NASA Engineers Team Up With Retirees to Secretly Develop Alternative Moon Rocket

A handful of rogue NASA engineers have gone underground and spent their spare time from the Constellation program working on a rocket dubbed "Jupiter"—an alternative that they believe will be "safer, cheaper and easier to build than the two Ares spacecraft that will replace the space shuttle." Jupiter is being developed with the help of a team that includes retired NASA engineers and enthusiasts who are working (mostly) anonymously.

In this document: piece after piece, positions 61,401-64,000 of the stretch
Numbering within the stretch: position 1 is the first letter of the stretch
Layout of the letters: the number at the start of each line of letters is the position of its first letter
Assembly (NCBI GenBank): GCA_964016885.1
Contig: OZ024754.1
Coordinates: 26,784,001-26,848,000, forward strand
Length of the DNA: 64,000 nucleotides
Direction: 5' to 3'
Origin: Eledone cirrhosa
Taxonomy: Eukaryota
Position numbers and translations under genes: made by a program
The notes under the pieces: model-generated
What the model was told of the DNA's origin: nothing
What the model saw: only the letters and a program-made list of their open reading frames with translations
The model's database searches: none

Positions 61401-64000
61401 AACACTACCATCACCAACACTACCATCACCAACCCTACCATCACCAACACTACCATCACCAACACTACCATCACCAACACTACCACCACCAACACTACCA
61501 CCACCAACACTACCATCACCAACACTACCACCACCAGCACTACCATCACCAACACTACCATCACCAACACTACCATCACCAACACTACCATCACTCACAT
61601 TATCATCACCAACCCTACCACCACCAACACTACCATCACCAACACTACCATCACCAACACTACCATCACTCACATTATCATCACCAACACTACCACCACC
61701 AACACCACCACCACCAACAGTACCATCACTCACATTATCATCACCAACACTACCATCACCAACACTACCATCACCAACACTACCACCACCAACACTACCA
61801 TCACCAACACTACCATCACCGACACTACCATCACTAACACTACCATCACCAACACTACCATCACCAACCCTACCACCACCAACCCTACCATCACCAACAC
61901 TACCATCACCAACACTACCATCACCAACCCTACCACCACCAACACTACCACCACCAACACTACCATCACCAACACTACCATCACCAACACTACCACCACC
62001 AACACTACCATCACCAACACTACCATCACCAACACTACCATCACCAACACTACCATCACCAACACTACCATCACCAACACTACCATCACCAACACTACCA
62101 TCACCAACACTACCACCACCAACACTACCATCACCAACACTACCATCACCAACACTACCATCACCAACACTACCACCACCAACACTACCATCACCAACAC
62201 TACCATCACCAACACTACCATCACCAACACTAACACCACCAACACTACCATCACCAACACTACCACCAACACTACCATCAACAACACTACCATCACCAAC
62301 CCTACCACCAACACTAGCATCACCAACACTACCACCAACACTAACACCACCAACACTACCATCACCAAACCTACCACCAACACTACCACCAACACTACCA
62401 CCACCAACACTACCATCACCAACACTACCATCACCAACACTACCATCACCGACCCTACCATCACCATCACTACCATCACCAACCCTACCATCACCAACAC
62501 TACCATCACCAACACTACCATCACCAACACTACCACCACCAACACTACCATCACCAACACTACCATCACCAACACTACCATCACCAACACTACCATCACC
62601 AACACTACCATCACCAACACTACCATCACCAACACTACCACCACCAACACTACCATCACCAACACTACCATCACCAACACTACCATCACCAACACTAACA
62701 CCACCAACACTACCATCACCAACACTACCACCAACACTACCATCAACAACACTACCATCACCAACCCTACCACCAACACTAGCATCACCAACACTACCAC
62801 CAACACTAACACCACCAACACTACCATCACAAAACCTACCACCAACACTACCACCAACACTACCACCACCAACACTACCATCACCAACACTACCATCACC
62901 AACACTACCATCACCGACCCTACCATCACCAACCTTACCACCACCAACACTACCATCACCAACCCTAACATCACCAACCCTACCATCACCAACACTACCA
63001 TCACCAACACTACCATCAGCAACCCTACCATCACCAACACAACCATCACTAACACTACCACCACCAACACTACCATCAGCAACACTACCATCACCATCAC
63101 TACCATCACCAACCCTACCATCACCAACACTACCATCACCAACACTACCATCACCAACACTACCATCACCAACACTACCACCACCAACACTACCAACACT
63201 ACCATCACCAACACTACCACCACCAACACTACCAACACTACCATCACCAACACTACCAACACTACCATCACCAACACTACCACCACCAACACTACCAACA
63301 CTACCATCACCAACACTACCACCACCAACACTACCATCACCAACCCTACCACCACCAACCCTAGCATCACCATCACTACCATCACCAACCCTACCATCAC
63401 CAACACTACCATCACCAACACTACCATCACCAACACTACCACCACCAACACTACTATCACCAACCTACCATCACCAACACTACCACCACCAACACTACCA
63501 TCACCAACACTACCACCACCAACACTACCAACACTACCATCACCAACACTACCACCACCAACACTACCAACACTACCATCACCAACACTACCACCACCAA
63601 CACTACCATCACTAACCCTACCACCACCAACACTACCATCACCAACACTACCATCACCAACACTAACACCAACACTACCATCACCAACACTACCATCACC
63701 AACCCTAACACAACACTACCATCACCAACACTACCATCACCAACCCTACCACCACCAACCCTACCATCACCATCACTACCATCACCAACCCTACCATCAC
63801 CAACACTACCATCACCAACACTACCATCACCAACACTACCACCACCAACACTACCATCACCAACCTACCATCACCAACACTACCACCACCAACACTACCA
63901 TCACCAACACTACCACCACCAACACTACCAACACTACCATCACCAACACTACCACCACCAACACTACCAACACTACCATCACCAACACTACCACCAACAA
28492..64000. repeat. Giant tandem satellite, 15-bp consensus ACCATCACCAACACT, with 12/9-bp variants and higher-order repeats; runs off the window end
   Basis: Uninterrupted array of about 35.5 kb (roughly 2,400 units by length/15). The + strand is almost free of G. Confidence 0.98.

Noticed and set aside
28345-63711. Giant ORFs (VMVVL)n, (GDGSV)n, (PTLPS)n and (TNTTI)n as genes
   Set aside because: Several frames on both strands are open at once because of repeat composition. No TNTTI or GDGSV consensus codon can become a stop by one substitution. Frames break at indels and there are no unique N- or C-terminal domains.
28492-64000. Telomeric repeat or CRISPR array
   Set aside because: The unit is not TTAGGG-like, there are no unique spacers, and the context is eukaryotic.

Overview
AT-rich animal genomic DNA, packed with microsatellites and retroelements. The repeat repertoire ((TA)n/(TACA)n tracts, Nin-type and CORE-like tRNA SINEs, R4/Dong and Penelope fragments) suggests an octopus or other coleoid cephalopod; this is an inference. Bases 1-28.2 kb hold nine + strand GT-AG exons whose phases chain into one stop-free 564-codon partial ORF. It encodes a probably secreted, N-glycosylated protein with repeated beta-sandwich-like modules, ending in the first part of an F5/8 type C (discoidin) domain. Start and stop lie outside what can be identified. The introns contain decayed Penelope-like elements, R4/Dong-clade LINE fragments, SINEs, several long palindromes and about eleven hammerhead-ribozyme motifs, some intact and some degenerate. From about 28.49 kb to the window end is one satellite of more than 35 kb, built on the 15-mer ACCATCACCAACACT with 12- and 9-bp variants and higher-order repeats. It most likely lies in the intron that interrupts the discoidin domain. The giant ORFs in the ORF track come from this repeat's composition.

The Jupiter design would require two separate launches to get to the moon (one with payload, one with astronauts), but both rockets would utilise the old shuttle fuel tank at the core. Its backers claim that it could save NASA US$19 billion in development costs and another US$16 billion in operating costs over two decades. However, NASA formally reviewed the plans last fall and determined that the design was not feasible—a claim that some are disputing. At least one engineer and former NASA contractor has come forward saying that he believes NASA is suppressing information that Jupiter would perform better than Ares. As a result, he is calling for an independent review—something that he is not likely to get when you consider how far along NASA is with the Ares project. [Space via DVICE]

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